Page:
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Instruments & More

Topic: Instruments & More
Will a better violin make my child's playing sound better http://www.connollymusic.com/revelle/blog/will-a-better-violin-make-my-childs-playing-sound-better @revellestrings

Will A Better Violin Make My Child's Playing Sound Better?

Posted by Revelle Team on Aug 4, 2015

Every parent has been there. With a brave, almost sincere, smile pasted on your face, you try to keep from cringing as barely recognizable strains of “Twinkle, Twinkle, Little Star” are patiently produced by your budding virtuoso.

Well, it’s not that bad, of course. But, after a few months of practice, many parents find themselves asking if a better quality violin could possibly make their child’s playing sound better. Does craftsmanship actually have that much impact on the sounds produced by your developing musician?

Actually, yes it does. Although there are a few changes that you can make to improve the sound of an inexpensive beginner instrument, such as changing to a high quality string set or buying a better bow, a quality crafted violin sounds different (and more pleasing) because it is different.

Craftsmanship is Key

With a stringed instrument like the violin, the materials used and the techniques involved during the construction process make significant influences on the sounds produced. Understanding how violins are crafted and appraised can help you realize why a better quality instrument can help your child’s playing sound better.

Typically, the violins crafted by a single luthier can be very pricey. The hours it takes to create a single instrument vary according to the artisan, but the price you pay for a hand-made instrument is well worth it if you are an experienced violinist. The responsiveness, resonant qualities, and sound projection are genuinely superior due to the materials and craftsmanship involved, and if properly cared for, a well-crafted violin will last for many score years.

At the other end of the spectrum, beginner model instruments are generally manufactured and shipped ready-made. These instruments usually feature lower quality tonewoods, and their price (usually less than $150) reflects that fact. It is very difficult for beginner students to coax pleasing sounds out of one of these types of violins, which often leads to discouragement and frustration.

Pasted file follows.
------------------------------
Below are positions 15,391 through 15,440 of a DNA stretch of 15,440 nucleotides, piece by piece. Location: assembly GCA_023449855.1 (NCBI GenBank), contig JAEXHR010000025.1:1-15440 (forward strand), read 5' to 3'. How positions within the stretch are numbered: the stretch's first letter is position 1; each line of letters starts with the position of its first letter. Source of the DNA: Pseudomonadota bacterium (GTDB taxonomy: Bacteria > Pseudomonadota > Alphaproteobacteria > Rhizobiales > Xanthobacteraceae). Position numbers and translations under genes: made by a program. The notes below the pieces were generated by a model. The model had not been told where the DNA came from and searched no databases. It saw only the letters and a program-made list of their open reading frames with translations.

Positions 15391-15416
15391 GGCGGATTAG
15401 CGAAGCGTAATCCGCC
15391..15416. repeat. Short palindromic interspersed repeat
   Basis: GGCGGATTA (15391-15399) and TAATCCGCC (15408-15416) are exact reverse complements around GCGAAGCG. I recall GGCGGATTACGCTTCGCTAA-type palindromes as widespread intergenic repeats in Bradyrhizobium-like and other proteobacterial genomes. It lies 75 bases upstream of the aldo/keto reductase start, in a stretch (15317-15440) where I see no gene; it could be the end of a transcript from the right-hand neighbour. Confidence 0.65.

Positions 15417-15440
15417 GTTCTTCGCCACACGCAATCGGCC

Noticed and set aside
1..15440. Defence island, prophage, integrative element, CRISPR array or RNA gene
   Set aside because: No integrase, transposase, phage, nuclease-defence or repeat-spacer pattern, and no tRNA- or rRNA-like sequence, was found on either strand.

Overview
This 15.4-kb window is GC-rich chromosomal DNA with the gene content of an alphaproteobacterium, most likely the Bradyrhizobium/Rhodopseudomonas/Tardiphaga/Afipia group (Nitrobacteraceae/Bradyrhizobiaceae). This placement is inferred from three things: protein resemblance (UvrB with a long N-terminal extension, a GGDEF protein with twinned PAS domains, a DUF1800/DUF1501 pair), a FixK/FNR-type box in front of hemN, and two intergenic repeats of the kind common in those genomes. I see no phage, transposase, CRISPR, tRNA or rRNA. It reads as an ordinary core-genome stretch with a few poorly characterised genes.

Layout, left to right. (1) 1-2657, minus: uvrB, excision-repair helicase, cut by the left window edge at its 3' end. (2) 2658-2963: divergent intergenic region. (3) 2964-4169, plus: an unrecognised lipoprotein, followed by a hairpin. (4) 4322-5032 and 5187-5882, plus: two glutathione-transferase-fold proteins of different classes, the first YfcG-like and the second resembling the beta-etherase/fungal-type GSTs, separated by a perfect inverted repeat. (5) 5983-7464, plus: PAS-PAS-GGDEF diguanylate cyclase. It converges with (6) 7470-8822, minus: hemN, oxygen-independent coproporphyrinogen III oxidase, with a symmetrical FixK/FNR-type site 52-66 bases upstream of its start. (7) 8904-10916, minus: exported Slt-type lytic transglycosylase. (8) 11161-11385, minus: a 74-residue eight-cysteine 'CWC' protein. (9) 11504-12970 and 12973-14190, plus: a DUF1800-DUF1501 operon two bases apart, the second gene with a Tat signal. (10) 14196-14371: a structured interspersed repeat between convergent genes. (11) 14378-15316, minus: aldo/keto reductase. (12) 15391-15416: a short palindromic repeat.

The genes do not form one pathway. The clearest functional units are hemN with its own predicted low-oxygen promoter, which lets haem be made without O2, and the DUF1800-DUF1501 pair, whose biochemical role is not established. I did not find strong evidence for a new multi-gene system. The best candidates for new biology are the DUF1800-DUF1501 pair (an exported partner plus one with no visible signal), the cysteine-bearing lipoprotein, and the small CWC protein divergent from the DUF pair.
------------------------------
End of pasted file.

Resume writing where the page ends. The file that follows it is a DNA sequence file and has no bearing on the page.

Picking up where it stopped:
However, in recent years, quality manufactured violins for beginner and intermediate level violinists have emerged into the marketplace. These instruments are crafted from superior quality woods in a controlled environment (which helps prevent warping from expansion and contraction) with a true attention to detail. After the violin has been created, it is then sent to a qualified luthier shop or dealer who performs the final fitting out process. This combination of innovation and tradition produces an excellent quality violin for students. And, the affordable price (around $500 for a complete outfit, which includes the case, bow and rosin) makes it an incredible value for most parents.

Solutions and Options

If you’ve already purchased the violin for your child, you may not want to immediately purchase another. In that case, you can take the instrument to your local dealer or specialty luthier shop and ask for their assessment of the instrument. Perhaps a simple repair, such as soundpost re-positioning or seam regluing can make your child’s violin sound better. Other damage can also affect sound quality, look for:

  • Cracks or seam separations—these cause screechy sounds and other unpleasant tones, plus, if left untreated can completely ruin the instrument
  • Slipped pegs and other tuning problems—perhaps the pegs need replacement
  • Dirt, grime and rosin build-up—make sure that you child is wiping down the strings and body of the violin after each practice or playing session 

If these fixes don’t produce much help, you can try upgrading the strings on the violin or purchase a better quality bow. Both of those items influence the sound quality of the violin.

When all else fails, you can also take your child to a few dealer shops and have him or her try out some other violins. If you’ve tried improving the violin that your child has without any marked result, but hear a tremendous difference with another instrument, you may want to consider a new purchase.

Quality outfits offer years of playing pleasure, and the benefits your child will gain from the playability and encouragement that a quality violin can foster is well worth the affordable investment. Before you know it, you’ll be wearing that smile proudly as you see the learning progress and delightful sounds a quality violin can produce.

 

 Violin being played